Answering Questions on School Reopening and CF

As schools start to reopen, parents, students, and households aim to make the best decisions for those living with cystic fibrosis. Here's your guide to hearing the risks, benefits, and key factors to consider for in-person and distance learning.

| 3 min read
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Ginger Birnbaum
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Last week I was thrilled to moderate a virtual event around school reopening and the decisions that many households with cystic fibrosis are making around in-person and distance learning. A panel of experts shared key considerations to keep in mind and answered some of the top questions from the community.

The panel discussion featured three speakers: Dr. Clement Ren, professor of clinical pediatrics and CF Center Director at Riley Hospital for Children and Indiana University School of Medicine; Sarah Strong, a school liaison specialist with Cincinnati Children's Hospital; and Sue Sullivan, senior director and head of Community Partnerships at the Cystic Fibrosis Foundation. We were also joined by Dr. Mike Boyle, president and CEO, who opened the event with an overall update on COVID-19 and the CF community.

Use the timestamps below to skip ahead to the questions most important to you or watch the whole session.

2:20-12:30 - COVID-19 and CF update from Dr. Boyle

13:10-31:01 - Is it safe to send someone in my household back to school if they, or someone else in the house, has CF?

31:18-33:37 - Can you speak about the risk of sending someone in the household back to school, even if the individual with CF is staying home?

33:43-39:44 - What are IEPs and 504 plans? When would I request one, and how would they help?

39:56-47:06 - What kind of accommodations should I be asking for -- either for my student, or for myself/partner/spouse -- as a school employee?

47:08-49:15 - What about college?

50:28-54:25 - Is it safe for people with CF to wear masks for a long time? Are masks risky?

54:28-58:24 - Are there extracurricular activities that would be safe for kids to participate in, even if they are doing distance learning?

58:56-1:01:52 - How should we help our kids with anxiety about returning to school?

1:01:57-1:03:07 - Is it safe to join up with another family for play dates or other activities?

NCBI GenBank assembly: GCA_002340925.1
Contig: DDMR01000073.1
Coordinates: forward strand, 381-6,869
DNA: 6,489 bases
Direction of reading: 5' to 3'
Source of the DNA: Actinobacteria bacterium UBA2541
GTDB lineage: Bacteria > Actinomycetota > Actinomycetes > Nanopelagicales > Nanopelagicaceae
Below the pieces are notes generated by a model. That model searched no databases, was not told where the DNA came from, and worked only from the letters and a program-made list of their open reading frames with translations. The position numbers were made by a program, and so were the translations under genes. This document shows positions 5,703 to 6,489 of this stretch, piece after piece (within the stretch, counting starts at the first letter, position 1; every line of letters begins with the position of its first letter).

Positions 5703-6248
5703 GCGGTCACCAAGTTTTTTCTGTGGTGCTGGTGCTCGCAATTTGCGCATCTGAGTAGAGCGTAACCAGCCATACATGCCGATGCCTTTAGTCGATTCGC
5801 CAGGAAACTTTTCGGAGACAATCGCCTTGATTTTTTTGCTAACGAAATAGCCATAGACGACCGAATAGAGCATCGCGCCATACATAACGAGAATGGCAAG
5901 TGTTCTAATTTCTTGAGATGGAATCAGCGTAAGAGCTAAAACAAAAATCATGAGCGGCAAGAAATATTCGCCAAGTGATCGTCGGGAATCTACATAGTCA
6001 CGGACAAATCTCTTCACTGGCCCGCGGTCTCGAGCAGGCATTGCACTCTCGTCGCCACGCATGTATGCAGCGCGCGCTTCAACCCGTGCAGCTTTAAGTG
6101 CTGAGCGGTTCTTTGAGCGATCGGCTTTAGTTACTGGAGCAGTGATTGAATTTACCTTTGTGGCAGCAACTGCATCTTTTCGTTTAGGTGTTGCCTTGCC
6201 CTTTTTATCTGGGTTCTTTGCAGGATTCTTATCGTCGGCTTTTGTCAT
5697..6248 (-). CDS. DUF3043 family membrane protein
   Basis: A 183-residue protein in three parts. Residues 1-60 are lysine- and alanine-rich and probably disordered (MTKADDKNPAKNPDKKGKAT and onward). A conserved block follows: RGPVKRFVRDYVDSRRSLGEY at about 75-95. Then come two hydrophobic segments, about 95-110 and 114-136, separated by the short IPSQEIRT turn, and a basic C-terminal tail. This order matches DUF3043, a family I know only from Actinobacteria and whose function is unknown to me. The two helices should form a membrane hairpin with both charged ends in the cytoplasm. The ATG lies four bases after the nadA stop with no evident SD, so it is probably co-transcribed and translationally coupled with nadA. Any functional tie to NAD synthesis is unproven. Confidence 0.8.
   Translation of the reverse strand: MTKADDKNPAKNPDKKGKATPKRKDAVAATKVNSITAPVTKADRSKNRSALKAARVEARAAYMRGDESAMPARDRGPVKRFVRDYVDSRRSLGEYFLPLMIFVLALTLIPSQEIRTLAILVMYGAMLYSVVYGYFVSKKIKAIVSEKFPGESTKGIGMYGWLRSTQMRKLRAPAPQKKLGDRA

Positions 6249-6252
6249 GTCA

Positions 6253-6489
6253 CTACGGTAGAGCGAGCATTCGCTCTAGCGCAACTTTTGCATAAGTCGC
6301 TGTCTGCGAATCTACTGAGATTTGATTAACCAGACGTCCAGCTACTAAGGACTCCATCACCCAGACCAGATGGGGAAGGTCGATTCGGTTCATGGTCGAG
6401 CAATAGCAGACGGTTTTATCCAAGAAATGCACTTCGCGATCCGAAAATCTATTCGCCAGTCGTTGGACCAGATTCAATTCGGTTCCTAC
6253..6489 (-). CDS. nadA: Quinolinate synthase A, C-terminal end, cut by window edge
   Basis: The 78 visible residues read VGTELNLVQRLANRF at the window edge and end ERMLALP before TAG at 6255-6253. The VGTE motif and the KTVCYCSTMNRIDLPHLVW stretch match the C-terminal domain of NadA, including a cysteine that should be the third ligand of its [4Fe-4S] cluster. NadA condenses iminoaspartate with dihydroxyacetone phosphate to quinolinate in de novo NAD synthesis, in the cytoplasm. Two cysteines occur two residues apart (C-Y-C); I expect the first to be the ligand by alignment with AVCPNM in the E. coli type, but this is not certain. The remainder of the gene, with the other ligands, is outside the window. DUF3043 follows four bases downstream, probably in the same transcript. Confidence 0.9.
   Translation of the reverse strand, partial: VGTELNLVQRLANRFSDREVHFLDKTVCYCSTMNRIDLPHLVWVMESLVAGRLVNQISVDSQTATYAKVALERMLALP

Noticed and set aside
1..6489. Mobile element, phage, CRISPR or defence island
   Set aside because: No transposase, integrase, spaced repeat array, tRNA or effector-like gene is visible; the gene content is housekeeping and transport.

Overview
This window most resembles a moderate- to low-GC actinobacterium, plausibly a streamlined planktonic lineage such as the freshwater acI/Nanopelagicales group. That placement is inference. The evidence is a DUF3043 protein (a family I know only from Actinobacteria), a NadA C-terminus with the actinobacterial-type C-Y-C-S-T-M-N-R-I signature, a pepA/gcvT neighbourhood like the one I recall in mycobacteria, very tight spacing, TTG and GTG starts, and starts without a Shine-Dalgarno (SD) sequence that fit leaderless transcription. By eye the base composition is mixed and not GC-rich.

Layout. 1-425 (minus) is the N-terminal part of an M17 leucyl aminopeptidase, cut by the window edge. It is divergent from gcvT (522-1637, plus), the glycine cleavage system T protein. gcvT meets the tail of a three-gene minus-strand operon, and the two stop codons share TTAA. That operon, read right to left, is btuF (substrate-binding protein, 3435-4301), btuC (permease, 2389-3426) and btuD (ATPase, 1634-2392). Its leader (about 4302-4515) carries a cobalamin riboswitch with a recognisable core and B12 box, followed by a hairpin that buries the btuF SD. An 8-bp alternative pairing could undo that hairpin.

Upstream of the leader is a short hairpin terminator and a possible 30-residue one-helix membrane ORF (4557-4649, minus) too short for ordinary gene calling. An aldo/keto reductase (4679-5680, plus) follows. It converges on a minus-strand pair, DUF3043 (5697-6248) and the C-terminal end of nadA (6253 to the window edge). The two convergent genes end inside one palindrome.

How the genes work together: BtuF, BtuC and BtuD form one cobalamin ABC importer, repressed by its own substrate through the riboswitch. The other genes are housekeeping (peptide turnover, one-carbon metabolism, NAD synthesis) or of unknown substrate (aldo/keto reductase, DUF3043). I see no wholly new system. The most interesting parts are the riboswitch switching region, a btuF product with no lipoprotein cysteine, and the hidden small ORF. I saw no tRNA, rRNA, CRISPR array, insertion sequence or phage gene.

1:03:10-1:06:06 - Is distance learning something we would request through a 504 plan if our school isn't offering it? Do private schools have to offer these accommodations?

1:06:08-1:09:57 - How can we help kids who are distance learning to stay connected to their teachers and to their peers?

1:09:58-1:12:07 - At what point should we pull a child or teacher from school if someone in the school tests positive?

1:12:08-1:14:13 - Are there additional precautions you'd recommend for teachers or other adults working in a school environment? How can they advocate for themselves and help others in their classrooms understand the risks?

1:14:17-1:15:29 - Is there any concern about cleaning solutions used for sterilizing school environments being dangerous for kids with CF?

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Topics
Coronavirus (COVID-19) | School | Working with Your Child's School
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Ginger is mother to her son King, who is living with cystic fibrosis. A graduate of the University of Mississippi, she currently works as a community advocate. Ginger is the Peer to Peer Leadership Council Chair, Monroe Carrell Jr. Children's Hospital CF Care Center Patient Family Partner, Mental Health Advisory Committee member, founder of National Family Team Kenneth King's Believers, a Tennessee state healthcare advocate, a Foundation event enthusiast, and was the Volunteer Leadership Conference Co-Chair in 2017. She lives on Lookout Mountain, with King, her husband Alex, and their daughter Emma Virginia who is a fierce advocate for her brother.

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This site contains general information about cystic fibrosis, as well as personal insight from the CF community. Opinions and experiences shared by members of our community, including but not limited to people with CF and their families, belong solely to the blog post author and do not represent those of the Cystic Fibrosis Foundation, unless explicitly stated. In addition, the site is not intended as a substitute for treatment advice from a medical professional. Consult your doctor before making any changes to your treatment.